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Starbucks' Schultz Predicts Retail Rent Decline

There's an old adage in commercial real estate leasing: 5-6 of every 7 years will bring upward pressure on rents (in favor of landlords), and only 1-2 of those same 7 years bring downward pressure (in favor of tenants). The smartest tenants work to predict and take advantage of those rare cyclical soft years, by correctly timing new commitments (if their business allows), making longer-term leases when the market is softer (locking in lower rates for longer periods), engaging in early renewal negotiations (often called "blend & extend"), and more.


Reuters and others are reporting that Howard Schultz, Founder & Executive Chairman of Starbucks, believes we now entering one of those tenant-friendly periods in retail real estate - and he expects this one to be long and deep, due to the macro trend of consumer purchases shifting away from bricks & mortar.


Schultz' prediction was apparently captured in a leaked inter-company memo, circulated after he spent several weeks touring US markets. In the memo, Schultz said:


“Over the last few weeks, I have been in a number of U.S. cities and observed firsthand the abundance of empty storefronts across the country, in prime A1 locations ... We are at a major inflection point as landlords across the country will be forced (sooner than later) to permanently lower rent rates to adjust to the ‘new norm.’”


However, obtaining concessions from savvy landlords is rarely as simply as telling them about a quote from the news and insisting on lower rent. The savvy tenant will "kick up some dust" - and educate themselves - by exploring multiple options in the market, even if the preferred location is clear or "stayput" is likely. The tenant must also seek to understand the landlord's complete situation, as much as possible - ownership structure, cash flow, debt vs. equity, capital reserves and asset condition, and their complete rent roll, and prospects for other tenants.


The smart tenant will avoid talking about "a deal" until they have traction on both items above: (1) truly understanding the market, and (2) understanding the landlord's situation.


Then, in working a deal, they will not negotiate "headline rent" alone (the main number that distracts most people) - instead they will insist on simultaneously considering all the major lease economics:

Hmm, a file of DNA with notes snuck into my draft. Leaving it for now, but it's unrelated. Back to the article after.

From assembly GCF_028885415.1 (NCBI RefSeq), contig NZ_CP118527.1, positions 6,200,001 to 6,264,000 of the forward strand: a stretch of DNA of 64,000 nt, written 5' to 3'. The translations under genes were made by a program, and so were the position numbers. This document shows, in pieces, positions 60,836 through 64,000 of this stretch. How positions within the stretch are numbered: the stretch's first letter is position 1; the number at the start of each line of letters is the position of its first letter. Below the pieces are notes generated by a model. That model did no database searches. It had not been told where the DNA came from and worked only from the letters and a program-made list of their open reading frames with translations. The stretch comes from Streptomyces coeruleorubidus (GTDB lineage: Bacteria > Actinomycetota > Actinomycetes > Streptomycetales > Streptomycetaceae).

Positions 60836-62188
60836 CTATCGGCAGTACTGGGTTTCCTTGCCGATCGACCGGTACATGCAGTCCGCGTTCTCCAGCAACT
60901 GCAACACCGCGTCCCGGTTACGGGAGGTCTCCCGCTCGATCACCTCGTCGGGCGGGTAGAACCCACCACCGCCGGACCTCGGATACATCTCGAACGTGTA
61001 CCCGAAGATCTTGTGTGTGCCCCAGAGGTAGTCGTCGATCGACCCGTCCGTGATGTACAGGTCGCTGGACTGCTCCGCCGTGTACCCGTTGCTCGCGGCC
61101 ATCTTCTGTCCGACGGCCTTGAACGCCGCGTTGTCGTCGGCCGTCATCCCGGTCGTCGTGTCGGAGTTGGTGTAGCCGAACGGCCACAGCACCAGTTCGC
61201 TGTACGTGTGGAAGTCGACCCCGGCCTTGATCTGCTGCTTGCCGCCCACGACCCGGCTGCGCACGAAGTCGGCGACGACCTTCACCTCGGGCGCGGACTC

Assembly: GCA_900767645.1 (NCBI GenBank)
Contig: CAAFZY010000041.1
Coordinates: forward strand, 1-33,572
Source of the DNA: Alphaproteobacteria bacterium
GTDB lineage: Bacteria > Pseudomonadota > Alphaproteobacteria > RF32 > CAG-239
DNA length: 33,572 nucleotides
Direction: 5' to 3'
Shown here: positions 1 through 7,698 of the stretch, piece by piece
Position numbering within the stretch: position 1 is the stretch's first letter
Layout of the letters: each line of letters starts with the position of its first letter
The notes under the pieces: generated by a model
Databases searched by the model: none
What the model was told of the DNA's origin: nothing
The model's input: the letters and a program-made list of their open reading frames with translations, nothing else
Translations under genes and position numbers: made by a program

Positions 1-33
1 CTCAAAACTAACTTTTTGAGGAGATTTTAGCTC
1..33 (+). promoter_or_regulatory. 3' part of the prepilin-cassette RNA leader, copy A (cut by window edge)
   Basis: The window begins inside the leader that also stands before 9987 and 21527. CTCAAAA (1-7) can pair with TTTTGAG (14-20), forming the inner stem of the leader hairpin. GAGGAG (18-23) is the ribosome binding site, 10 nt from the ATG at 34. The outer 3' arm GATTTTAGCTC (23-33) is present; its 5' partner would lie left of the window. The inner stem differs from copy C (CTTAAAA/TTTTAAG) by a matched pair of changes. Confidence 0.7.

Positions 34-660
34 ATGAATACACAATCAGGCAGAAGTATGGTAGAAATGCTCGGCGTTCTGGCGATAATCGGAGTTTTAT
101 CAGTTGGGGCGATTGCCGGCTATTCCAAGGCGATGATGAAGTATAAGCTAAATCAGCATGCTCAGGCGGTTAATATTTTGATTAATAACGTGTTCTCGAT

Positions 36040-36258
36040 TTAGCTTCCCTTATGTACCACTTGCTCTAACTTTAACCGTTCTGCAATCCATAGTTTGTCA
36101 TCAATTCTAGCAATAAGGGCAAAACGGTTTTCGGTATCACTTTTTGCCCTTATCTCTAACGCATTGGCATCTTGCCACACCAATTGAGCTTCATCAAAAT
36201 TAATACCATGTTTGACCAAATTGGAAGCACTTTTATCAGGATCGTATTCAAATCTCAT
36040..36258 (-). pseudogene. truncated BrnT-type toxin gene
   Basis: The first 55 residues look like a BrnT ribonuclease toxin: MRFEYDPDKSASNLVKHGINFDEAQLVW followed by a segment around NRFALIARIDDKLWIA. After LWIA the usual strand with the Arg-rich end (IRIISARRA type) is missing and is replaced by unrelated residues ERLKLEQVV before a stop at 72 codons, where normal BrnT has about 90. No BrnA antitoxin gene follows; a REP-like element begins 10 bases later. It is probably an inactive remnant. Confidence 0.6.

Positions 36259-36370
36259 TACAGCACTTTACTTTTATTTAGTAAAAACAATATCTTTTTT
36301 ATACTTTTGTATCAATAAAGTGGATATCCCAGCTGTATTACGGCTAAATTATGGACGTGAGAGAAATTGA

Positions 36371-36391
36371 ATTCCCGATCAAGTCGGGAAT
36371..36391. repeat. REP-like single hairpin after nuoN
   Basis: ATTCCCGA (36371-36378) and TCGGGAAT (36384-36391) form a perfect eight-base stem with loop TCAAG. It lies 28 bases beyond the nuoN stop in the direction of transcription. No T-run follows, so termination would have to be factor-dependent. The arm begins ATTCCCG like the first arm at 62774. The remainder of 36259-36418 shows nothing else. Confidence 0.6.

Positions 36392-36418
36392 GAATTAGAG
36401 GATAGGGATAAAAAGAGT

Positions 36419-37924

• term (including delayed start if appropriate),

  • headline rent,

  • free/abated rent period,

  • tenant improvement allowance,

  • existing condition of premises,

  • landlord work (and value thereof),

  • rent indexation or escalation (and caps/collars, if any),

  • operating expenses or "CAM" (including base year and caps),

  • rentable vs. usable floor area (aka load/loss factor)...

  • and sometimes a few more!


Only by looking at all of these numbers at the same time can the tenant determine a "net effective rent" (basically the sum of all expected cash outflows over the fixed term of the lease, minus the sum of all expected cash inflows over the same fixed term, divided by the usable floor area).


If the tenant is negotiating an early renewal, or a "blend & extend", then the numbers can get a little more complex... but it's not impossible to drive great value with a little effort and a bit of math skills.


Even when vacancy is high, Landlords often will be reluctant to lower "headline rents", due to complexities around asset valuation, debt servicing and bank requirements, and sometimes just plain ego. So tenants who read Schultz' words and go chasing after their local landlord for a lower headline/face rent may not be so successful. With more than 14,000 locations worldwide, Schultz and his store development and real estate teams at Starbucks have surely become experts in negotiating leases, and you can bet they will be testing all the levers to achieve the best net effective rent.


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